No, I abstained from gracing either worthless candidate with my vote. They didn't earn it; they don't get it. It's as simple as that. But I admit, it was a decision between Clinton and nobody, because I am desperately hoping that conservatism loses this battle in order to save its soul for another day.


    But I am not going to be a tool of the right and give my vote to a completely immoral and incompetent nationalist because he pretends to have had a moral awakening about this issue only when he decided to run for President and then use that one issue to ignore the gaping holes in his qualifications and competency, not to mention the dumpster fire of his personal character. I am saying that it doesn't make sense to be a one issue voter for a party that has never taken advantage of the chances it had to undo RVW, and Trump has one of the least credible pro-life records out there--all we have is his word, which means less than nothing since the guy can't keep his positions straight to save his life (or campaign). Here is a little bumper-sticker quote from The Donald to make you feel better: "I am very pro-choice" (MTP, 1999). But somehow we are supposed to vote for him because when he decided to be a politician he had a change of heart. He is the embodiment of the death of conservativism.


    But one thing certainly has come out of this election season--I will never believe another evangelical who votes for Trump and then tells me that character counts when they are trashing the Clintons. I will never trust the judgment of conservatives who instantly believe every allegation against the Clintons but dismiss all allegations against Trump as mere political mudslinging or gold-digging just because "it hasn't been proven." I will also never believe another evangelical who claims to care about the decline of our country's sexual morality after they voted for a strip club owning pornographer with a decades long relationship with Playboy. But hey, Trump did promise that he would make people say "merry Christmas" again, so I guess we Christians should all line up to vote for him.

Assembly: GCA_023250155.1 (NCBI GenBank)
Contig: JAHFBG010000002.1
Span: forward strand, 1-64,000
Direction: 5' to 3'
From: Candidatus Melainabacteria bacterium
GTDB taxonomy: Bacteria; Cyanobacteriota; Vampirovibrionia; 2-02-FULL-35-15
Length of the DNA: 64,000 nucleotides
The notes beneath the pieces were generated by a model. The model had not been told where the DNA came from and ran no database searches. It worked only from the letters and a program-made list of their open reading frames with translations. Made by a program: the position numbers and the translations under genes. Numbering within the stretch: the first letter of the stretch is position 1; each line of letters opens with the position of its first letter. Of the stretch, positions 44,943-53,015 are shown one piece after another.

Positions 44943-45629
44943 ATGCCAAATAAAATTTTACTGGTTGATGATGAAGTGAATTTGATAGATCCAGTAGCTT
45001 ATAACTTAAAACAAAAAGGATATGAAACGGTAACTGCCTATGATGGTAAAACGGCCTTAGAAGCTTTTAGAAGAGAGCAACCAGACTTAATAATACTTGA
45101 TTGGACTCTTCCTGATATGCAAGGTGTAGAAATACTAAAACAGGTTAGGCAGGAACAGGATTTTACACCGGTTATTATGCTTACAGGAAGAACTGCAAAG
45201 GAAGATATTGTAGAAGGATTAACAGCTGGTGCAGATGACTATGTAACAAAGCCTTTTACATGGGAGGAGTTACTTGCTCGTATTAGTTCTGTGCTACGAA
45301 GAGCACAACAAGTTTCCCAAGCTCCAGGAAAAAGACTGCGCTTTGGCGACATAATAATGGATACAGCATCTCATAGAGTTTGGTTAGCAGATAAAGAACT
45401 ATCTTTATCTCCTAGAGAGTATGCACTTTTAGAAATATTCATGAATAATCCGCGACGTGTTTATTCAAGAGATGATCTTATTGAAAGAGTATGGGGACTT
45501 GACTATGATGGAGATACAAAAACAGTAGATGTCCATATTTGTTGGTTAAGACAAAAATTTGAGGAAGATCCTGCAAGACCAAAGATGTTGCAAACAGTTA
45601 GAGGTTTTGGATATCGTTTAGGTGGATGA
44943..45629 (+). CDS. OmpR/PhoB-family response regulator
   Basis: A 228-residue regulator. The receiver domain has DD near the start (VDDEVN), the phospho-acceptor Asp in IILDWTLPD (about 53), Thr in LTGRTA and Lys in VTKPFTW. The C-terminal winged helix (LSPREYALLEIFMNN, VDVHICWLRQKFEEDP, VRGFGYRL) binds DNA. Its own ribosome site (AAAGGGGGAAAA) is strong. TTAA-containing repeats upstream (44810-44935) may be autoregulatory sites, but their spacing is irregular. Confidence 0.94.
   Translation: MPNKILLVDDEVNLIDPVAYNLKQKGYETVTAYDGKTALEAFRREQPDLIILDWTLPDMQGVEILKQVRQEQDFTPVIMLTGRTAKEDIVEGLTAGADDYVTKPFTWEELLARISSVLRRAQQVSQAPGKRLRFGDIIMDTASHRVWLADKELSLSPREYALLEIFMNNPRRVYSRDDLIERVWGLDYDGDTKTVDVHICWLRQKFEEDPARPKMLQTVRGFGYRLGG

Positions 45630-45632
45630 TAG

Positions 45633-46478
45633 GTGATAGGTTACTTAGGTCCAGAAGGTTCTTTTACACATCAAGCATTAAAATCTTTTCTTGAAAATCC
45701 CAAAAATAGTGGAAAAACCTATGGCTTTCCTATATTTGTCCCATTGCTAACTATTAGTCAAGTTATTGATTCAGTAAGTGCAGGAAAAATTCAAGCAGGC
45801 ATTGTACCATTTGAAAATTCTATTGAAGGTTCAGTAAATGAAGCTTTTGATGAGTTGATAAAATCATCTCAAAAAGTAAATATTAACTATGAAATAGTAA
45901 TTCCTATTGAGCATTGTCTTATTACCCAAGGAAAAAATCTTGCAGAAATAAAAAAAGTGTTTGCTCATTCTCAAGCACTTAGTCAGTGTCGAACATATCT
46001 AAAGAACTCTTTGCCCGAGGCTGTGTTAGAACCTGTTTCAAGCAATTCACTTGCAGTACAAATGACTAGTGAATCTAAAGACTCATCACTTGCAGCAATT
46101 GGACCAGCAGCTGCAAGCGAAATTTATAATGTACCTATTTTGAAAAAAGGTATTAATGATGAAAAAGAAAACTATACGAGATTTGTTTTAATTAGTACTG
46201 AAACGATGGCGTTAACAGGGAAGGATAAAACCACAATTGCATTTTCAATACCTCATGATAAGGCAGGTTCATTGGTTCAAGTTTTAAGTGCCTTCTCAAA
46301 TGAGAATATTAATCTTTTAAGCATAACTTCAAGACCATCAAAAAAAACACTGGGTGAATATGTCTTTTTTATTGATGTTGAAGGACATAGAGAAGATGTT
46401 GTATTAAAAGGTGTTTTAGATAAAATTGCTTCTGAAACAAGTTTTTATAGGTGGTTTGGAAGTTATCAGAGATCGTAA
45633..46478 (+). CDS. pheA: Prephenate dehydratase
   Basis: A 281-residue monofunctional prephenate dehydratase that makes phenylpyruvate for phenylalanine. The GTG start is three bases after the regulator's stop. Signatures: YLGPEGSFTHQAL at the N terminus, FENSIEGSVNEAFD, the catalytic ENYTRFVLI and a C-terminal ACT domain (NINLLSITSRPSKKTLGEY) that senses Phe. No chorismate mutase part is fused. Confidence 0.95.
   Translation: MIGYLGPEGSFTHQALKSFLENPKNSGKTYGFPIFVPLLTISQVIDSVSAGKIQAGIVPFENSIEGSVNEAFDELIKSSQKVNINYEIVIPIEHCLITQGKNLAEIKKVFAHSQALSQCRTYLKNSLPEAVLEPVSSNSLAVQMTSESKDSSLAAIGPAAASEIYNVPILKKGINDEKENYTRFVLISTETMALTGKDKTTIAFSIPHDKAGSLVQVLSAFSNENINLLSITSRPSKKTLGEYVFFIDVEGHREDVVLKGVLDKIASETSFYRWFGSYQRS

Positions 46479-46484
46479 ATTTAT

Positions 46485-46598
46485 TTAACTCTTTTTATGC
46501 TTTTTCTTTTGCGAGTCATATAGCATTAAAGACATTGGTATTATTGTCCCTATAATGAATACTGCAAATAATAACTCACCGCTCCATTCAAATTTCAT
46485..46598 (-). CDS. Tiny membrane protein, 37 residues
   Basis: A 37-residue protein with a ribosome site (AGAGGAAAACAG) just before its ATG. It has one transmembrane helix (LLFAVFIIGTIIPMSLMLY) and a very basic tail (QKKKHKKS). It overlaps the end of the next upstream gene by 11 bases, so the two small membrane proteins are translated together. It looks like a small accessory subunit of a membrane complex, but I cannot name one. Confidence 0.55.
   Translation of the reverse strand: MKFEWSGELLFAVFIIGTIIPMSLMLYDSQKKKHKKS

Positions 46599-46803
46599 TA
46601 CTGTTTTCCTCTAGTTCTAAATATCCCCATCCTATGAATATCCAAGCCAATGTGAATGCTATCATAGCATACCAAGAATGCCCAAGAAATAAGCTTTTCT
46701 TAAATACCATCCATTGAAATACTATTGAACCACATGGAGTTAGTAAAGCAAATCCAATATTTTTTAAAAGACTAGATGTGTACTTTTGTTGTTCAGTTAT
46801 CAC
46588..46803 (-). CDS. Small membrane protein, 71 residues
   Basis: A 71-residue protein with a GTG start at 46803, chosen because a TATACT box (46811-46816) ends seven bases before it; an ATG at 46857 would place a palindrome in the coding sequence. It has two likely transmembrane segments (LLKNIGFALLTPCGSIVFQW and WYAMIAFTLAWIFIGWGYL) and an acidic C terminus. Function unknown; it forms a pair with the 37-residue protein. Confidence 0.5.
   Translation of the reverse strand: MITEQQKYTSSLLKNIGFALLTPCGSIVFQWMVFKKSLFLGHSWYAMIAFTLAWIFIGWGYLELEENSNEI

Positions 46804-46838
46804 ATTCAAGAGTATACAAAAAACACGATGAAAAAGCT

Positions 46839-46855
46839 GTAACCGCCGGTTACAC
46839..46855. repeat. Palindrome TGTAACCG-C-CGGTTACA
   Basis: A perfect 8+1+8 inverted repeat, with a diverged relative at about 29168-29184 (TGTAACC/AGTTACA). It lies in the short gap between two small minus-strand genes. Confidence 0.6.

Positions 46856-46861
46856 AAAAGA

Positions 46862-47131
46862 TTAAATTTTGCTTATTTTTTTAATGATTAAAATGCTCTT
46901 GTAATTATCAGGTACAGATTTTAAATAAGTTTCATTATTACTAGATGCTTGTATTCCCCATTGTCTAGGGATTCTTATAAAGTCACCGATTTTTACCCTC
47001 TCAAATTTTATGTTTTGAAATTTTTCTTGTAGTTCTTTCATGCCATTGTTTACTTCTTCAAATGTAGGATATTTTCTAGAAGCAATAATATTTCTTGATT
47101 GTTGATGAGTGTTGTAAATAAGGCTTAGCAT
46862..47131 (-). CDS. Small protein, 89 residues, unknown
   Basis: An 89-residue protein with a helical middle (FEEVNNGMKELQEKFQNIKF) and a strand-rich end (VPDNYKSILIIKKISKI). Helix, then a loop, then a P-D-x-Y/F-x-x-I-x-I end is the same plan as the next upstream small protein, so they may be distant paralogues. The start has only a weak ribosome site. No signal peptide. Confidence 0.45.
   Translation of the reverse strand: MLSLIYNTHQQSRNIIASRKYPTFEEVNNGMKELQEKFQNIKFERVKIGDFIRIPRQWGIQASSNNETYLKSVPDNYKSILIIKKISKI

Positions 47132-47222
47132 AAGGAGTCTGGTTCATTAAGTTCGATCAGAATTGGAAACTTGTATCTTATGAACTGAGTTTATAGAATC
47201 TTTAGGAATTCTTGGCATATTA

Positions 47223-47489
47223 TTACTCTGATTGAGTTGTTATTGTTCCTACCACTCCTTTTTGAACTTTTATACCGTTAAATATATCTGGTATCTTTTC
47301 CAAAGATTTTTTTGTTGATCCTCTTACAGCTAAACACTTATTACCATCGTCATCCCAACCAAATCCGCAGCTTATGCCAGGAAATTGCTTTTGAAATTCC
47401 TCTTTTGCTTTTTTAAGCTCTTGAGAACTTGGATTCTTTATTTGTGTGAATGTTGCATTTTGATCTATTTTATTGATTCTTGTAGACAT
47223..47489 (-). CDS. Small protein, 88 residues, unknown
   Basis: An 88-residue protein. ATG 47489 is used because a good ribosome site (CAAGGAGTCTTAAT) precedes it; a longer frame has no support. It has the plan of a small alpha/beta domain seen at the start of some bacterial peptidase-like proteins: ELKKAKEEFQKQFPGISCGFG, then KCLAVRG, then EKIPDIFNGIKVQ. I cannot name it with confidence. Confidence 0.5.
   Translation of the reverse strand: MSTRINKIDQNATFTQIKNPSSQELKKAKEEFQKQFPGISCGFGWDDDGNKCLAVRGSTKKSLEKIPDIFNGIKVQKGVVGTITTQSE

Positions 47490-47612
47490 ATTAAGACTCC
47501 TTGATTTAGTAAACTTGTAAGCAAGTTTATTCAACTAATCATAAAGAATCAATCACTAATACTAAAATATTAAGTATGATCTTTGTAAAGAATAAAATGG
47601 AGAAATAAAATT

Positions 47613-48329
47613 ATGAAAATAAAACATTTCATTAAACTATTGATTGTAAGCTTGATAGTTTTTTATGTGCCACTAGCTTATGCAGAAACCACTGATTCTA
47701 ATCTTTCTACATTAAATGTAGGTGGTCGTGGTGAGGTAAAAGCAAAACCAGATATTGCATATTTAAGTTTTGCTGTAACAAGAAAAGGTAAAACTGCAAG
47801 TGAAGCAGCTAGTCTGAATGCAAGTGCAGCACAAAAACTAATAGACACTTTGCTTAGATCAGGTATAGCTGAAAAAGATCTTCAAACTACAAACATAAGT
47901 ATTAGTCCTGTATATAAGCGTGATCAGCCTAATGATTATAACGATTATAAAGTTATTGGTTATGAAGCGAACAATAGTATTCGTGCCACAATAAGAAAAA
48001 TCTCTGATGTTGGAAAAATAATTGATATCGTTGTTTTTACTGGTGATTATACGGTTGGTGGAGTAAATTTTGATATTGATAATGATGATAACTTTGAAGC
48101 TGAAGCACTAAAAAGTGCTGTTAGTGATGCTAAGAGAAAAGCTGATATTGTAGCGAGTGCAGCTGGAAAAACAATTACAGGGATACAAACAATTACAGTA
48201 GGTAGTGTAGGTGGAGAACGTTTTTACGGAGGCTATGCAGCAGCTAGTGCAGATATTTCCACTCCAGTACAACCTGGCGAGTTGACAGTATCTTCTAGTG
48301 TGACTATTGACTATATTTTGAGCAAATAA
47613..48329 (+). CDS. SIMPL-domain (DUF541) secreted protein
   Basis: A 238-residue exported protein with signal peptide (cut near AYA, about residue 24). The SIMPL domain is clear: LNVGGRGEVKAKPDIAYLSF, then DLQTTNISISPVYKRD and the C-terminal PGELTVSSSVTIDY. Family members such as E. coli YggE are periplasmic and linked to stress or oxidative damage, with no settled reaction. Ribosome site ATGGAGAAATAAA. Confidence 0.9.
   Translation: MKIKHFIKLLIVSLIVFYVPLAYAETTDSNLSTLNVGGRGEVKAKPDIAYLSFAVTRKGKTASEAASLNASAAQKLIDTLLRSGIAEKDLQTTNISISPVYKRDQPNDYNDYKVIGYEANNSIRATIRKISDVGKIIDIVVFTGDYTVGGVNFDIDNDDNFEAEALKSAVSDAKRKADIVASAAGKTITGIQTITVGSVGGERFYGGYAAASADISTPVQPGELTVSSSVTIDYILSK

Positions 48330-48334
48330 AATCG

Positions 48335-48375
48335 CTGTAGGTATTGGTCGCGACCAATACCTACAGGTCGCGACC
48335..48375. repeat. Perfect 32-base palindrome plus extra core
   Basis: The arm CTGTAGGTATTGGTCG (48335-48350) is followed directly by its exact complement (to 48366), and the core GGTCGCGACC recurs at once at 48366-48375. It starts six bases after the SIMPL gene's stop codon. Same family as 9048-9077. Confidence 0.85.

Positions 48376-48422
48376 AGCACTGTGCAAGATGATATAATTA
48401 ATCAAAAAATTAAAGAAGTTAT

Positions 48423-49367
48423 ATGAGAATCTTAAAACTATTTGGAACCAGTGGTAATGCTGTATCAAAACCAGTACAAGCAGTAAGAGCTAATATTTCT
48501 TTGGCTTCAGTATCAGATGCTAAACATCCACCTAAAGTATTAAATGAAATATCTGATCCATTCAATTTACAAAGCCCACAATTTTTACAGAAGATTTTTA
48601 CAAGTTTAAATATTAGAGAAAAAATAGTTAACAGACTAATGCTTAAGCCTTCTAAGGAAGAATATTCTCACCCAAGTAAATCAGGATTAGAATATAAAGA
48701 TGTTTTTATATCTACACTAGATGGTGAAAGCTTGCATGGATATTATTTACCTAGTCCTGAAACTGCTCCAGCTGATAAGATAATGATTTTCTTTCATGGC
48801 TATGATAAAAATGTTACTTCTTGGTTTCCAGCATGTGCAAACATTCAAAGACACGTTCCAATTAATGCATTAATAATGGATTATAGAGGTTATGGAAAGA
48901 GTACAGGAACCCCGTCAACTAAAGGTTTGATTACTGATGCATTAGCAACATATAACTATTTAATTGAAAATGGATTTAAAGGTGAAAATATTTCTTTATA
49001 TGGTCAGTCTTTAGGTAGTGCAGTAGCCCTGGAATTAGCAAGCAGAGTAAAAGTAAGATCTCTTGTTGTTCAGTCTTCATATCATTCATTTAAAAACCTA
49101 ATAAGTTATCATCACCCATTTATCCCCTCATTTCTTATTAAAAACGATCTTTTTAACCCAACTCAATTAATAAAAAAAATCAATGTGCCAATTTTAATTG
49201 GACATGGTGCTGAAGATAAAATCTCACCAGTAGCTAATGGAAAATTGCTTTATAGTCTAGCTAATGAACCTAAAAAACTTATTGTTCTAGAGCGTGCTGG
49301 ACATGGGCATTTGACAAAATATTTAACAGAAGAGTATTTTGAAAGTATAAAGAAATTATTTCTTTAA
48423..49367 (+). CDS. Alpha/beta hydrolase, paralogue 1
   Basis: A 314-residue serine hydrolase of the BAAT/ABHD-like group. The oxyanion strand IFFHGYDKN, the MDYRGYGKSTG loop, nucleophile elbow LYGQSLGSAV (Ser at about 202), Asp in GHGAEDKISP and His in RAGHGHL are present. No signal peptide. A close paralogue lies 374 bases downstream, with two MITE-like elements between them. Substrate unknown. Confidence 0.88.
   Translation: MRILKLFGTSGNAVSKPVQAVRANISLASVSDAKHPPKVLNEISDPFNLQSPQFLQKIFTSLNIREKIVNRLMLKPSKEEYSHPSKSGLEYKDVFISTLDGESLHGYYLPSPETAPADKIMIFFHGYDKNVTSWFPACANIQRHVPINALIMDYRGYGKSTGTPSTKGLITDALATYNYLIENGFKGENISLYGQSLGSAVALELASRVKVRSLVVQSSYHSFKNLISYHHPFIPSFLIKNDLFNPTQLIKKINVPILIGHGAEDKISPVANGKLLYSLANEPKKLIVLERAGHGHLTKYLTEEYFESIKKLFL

• PaulaG
    Posted: Wed, 11/09/2016 02:47 am

    Hans, I agree with you that we had no good choice of a person of proven good character for presidential election.  It was, for me, a choice of the lesser of the evils, and I chose to vote in order to do what I could.   What a shame.  My 16-year-old said today, "All the people in the United States, and THOSE TWO have to be our presidential candidates?!"  Also, many people do not vote in the primaries, so they do not do the least they can do to help get good candidates into the main election.  I appreciate your sharing your thoughts here.  It is good for us to work to understand each other, so thanks.

  • Cyborg3's picture
    Posted: Tue, 11/29/2016 08:05 am

     "But I admit, it was a decision between Clinton and nobody, because I am desperately hoping that conservatism loses this battle in order to save its soul for another day."

    So you are saying you voted for Clinton?  I hope not for it would reveal a real vindictiveness!  "If my 'godly' candidate doesn't get the nomination, then I will burn the whole country down so I can feel better!"  It sounds more in tune with Jonah than with the scripture where we are supposed to use wisdom and godly love.